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WASHINGTON — The National Archives on Tuesday requested that the Secret Service investigate “the potential unauthorized deletion” of agency text messages sent and received around the Jan. 6, 2021, attack on the U.S. Capitol.

The Secret Service has come under heavy scrutiny following the revelation last week that text messages sent around the time of the Capitol attack may have been erased. In response, the House committee investigating the Jan. 6 investigation issued a subpoena for the messages and other related records.

The Secret Service has said all procedures were followed and pledged “full cooperation” with the Archives’ review.
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“The United States Secret Service respects and supports the important role of the National Archives and Records Administration in ensuring the preservation of government records,” said agency spokesman Anthony Guglielmi.

Read More: For the Oath Keepers and Proud Boys, Jan. 6 Was Just the Start

The deletion of the messages has raised the prospect of lost evidence that could shed further light on then-President Donald Trump’s actions during the insurrection, particularly after testimony about his confrontation with security as he tried to join supporters at the Capitol.

The National Archives, which is in charge of government record-keeping, asked the Secret Service to investigate the possible erasure of the messages and report back within 30 days.

“Through several news sources, the National Archives and Records Administration (NARA) has become aware of the potential unauthorized deletion of United States Secret Service (Secret Service) text messages,” Laurence Brewer, the chief record keeper for the U.S., said in a letter to the Department of Homeland Security.

If it is determined any text messages were deleted, the agency must detail what records were affected, a statement on the reasoning for deletion, plan for establishing safeguards to prevent future loss as well as “details of all agency actions taken to salvage, retrieve, or reconstruct the records,” the letter read.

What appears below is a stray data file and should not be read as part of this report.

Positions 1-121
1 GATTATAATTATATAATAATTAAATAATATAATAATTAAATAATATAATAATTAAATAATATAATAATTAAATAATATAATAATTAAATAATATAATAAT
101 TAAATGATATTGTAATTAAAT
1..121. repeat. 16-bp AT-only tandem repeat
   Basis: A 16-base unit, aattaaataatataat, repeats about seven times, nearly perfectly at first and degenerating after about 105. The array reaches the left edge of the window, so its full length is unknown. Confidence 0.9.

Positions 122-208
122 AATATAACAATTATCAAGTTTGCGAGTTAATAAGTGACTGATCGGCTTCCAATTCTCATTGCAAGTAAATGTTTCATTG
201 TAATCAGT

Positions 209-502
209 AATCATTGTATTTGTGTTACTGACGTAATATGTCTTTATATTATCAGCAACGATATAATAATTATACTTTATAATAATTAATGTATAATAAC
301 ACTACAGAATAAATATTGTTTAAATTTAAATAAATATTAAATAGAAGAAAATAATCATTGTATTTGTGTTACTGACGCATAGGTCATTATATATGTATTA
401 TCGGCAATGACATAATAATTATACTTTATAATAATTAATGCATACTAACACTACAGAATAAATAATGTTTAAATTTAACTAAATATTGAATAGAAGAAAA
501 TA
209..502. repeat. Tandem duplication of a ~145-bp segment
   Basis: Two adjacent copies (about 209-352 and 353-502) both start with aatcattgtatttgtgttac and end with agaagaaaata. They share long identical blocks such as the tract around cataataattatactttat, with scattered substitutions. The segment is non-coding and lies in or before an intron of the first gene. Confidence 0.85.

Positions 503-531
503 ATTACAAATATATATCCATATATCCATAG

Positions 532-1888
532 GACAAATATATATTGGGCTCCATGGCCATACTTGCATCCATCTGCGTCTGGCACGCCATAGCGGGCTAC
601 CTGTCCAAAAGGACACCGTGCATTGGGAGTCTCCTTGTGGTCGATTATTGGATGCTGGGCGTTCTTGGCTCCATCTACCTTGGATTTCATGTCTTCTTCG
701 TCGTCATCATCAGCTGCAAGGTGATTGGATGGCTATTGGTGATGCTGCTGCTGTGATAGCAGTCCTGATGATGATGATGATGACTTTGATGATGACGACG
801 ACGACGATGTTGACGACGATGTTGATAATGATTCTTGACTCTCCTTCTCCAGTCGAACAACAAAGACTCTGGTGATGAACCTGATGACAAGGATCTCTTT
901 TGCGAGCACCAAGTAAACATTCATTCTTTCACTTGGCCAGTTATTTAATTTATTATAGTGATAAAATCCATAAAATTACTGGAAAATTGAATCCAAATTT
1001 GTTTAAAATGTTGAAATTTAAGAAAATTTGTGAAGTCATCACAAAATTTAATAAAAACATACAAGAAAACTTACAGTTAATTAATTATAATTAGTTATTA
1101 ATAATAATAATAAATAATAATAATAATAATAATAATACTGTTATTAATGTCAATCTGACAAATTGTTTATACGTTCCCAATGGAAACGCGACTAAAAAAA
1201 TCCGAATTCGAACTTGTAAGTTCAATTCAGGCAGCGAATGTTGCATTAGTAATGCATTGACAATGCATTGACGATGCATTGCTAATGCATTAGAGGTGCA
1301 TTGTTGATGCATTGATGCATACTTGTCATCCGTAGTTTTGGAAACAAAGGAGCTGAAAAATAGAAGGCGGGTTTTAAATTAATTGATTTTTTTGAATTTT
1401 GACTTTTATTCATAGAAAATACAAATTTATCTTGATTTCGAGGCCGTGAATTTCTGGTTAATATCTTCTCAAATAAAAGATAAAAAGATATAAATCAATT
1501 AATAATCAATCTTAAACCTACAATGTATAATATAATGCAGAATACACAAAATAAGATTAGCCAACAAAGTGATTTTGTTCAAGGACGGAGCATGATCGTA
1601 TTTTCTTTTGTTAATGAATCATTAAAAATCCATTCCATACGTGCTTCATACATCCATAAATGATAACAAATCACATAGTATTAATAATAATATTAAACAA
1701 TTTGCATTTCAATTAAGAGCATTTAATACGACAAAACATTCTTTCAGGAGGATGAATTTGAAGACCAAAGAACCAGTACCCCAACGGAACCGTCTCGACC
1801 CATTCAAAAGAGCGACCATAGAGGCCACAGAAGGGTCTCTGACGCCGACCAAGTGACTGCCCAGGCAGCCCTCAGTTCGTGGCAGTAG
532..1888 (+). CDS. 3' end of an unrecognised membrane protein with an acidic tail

The potential loss of the records first came to light last week when the Department of Homeland Security Office of Inspector General, in a letter obtained by The Associated Press, told lawmakers that Secret Service messages between Jan. 5 and Jan. 6, 2021, were erased “as part of a device-replacement program.”

The watchdog said the messages were deleted after they had been requested as part of an investigation into the Jan. 6 attack.

The Secret Service responded by telling AP that “the insinuation that the Secret Service maliciously deleted text messages following a request is false.”

“In fact, the Secret Service has been fully cooperating with the OIG in every respect — whether it be interviews, documents, emails, or texts,” Secret Service spokesman Guglielmi said.

Read More: Trump’s White House Treated Him Like a Child. Congress Won’t.

He said the Secret Service had started to reset its mobile devices to factory settings in January 2021 “as part of a pre-planned, three-month system migration.” In that process, some data was lost.

The nine-member House Jan. 6 panel has taken a recent, renewed interest in the Secret Service following the dramatic testimony of former White House aide Cassidy Hutchinson about Trump’s actions on the day of the insurrection.

Also Tuesday, Guglielmi said the agency had sent an initial set of documents and records to congressional investigators but it remains unclear if it falls within the requirements of the committee’s subpoena.

A request for comment from the Jan. 6 committee was not immediately returned.

Associated Press writer Mike Balsamo contributed to this report.

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